On DRAFT, we have 18 picks and need those 18 players to fill 8 spots in our lineup every week (1 quarterback, 2 running backs, 3 wide receivers, 1 tight end, and 1 flex).
When building our DRAFT best ball rosters, we don’t have to take a rigid, one-size-fits-all approach. Instead, we want to approach each draft with an open mind and enough flexibility to take advantage of wherever we can find the most value.
While maintaining some flexibility is important, some lineup builds have proven most likely to lead to success. There are also some common sense minimums for each position that we should try to meet in all but the most extreme cases.
Note: This article is targeted specifically to DRAFT but is applicable to best ball drafting on other sites as well. In Bestball10s, we have 20 picks but need to roster two defenses, so the roster math is identical.
Roster building basics: 16+2
With the dual goals of maintaining draft flexibility and putting together a lineup built with the optimal positional totals, an approach we will call 16+2is a great rule of thumb. The optimal lineup build should hit the following minimum positional numbers:
- Quarterback: 2
- Running Back 5
- Wide Receiver: 7
- Tight End 2
Below, we will go through position-by-position below to detail why these minimums make sense.
You may notice the positional targets above add up to 16, which leaves us with two “free agent” picks. There is always a temptation to try to figure out the best roster construction and stick to it no matter what. However, the roster guidelines listed above are vague on purpose. We want to maintain flexibility in our approach for two main reasons:
1. We need to adjust our approach to account for draft capital spent. We should be adjusting our late-round strategy and positional targets to account for how we have drafted in the earlier rounds. What do we mean when we talk about draft capital?
Let’s look at tight end as an example. We know we want at least two but deciding whether or not to take a third is tricky. We should strongly consider how early we selected our first two tight ends when deciding how much of a priority adding a third tight end with one of our two “free agent” picks is. If we have drafted Travis Kelce and Austin Hooper as our first two tight ends, we already have a ton of upside and a very high floor at the position. There should be better uses of our two free agent selections and we can stick with just two. On the other hand, if we have waited until round 10 or later to select our TE1, then the tight end position will be a prime candidate for one of our free agent selections and we should try to get three at the position as long as the board falls in a way that we don’t have to make a major reach to do so.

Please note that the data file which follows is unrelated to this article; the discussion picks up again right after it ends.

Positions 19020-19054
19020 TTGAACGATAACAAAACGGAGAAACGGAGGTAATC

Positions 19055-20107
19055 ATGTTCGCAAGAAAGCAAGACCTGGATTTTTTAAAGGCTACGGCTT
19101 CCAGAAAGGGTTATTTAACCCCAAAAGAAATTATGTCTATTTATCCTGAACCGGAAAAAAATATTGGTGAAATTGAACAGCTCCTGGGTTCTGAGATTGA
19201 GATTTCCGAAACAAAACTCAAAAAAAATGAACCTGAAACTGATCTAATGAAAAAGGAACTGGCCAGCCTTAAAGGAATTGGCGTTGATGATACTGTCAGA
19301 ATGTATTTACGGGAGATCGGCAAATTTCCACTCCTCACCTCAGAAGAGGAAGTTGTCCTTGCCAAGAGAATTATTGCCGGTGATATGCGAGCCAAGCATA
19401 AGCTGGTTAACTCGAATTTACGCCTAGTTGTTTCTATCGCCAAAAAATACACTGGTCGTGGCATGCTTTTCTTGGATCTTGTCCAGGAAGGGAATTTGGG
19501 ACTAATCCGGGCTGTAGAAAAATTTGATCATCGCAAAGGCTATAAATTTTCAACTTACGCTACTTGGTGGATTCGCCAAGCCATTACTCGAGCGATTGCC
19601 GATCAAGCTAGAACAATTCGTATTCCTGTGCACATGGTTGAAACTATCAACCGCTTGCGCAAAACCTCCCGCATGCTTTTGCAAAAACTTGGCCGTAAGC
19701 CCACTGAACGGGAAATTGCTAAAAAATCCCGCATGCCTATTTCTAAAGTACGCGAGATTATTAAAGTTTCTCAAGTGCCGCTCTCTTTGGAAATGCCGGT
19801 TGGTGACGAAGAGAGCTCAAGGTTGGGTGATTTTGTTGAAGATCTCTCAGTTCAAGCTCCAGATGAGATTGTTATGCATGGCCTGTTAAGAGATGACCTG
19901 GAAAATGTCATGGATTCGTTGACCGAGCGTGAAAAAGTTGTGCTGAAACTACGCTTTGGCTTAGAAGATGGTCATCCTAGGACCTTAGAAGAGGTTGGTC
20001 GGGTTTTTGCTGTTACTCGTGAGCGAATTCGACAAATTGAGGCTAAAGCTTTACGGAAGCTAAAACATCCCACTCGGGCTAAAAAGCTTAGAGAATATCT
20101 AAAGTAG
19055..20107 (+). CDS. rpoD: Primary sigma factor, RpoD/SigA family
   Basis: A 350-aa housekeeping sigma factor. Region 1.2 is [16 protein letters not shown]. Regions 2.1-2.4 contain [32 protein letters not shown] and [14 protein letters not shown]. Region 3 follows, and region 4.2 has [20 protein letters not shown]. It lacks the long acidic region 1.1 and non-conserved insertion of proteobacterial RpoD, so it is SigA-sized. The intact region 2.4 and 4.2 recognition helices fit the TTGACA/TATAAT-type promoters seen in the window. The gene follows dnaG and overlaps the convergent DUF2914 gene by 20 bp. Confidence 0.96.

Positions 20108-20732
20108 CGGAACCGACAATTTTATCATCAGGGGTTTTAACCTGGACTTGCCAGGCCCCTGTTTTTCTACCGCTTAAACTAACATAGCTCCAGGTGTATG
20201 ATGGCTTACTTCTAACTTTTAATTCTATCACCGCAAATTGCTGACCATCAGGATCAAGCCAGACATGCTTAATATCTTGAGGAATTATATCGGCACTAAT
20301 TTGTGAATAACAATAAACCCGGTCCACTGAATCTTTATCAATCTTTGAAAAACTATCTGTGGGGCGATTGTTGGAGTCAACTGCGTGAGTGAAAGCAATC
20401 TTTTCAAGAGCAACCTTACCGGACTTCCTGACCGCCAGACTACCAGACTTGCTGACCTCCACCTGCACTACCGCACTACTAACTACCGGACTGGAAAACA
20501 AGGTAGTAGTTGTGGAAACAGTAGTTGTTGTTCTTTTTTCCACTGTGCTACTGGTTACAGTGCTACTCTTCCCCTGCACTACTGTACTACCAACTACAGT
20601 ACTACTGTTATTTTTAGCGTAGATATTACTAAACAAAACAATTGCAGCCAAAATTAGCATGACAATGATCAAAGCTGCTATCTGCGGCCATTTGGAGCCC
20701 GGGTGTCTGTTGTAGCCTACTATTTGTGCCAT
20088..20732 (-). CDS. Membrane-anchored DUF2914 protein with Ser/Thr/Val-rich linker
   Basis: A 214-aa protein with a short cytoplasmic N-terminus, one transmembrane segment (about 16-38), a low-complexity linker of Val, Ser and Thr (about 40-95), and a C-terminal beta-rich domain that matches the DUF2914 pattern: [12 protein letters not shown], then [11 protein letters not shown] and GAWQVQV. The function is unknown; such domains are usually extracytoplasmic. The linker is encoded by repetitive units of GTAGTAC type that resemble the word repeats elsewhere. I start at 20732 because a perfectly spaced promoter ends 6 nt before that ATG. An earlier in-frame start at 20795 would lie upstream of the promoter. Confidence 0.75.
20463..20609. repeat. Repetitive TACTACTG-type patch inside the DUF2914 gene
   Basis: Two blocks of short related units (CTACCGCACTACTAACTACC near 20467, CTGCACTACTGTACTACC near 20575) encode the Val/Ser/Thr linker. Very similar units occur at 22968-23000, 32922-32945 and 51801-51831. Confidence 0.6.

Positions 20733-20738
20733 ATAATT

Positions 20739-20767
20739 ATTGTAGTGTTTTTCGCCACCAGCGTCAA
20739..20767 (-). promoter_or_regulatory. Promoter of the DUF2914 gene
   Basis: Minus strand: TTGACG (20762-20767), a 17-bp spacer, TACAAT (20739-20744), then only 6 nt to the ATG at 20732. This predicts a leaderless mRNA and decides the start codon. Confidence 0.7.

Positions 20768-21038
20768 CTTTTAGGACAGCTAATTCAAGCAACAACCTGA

The draft capital calculus is similar at other positions. If we have a Top-10 quarterback and drafted at Top-20 quarterback as our QB2, there are probably better uses for our free agent picks than adding a third quarterback. If we have gone especially heavy on either running back or wide receiver early in the draft, that should allow us the opportunity to use our free agent picks to bolster other areas.
2. We need to adjust our approach to allow for best-player-available. Given our roster, we may decide using one of our late-round picks on a TE3 would be a better idea than targeting an eighth wide receiver. However, if all of the decent TE3 options are gone when our pick rolls around and there are still some high-upside wide receivers available, we want to default to just taking the best player available. Always keep in mind that simply drafting good players trumps all else. We may feel that a 2-6-8-2 lineup build is our optimal configuration but we still have to have enough flexibility to detour slightly from our plan to try to capture as much value as we can depending upon how others are drafting
With the basics of our approach in mind, let’s dive into the positional specifics.
Targeting at least two quarterbacks is a no-brainer. There is no good reason to take a zero at the position when our starter is on bye. Plus, the position is deep enough that we should be able to get a QB2 who will have at least a couple weeks better than our starter that will boost our total score.
The only real question is whether to target two or three quarterbacks. The best answer — it depends. We should adjust our strategy depending on who our QB1 and QB2 are. In most cases, especially in tournaments, we probably do not want to draft a QB3. Assuming we have drafted a pair of solid starters, a third quarterback is not necessary to build a solid floor at the position. A third quarterback also does little to move the needle in terms of upside.
Let’s take a close look at the 2018 results and dive into when it makes sense to draft three quarterbacks.
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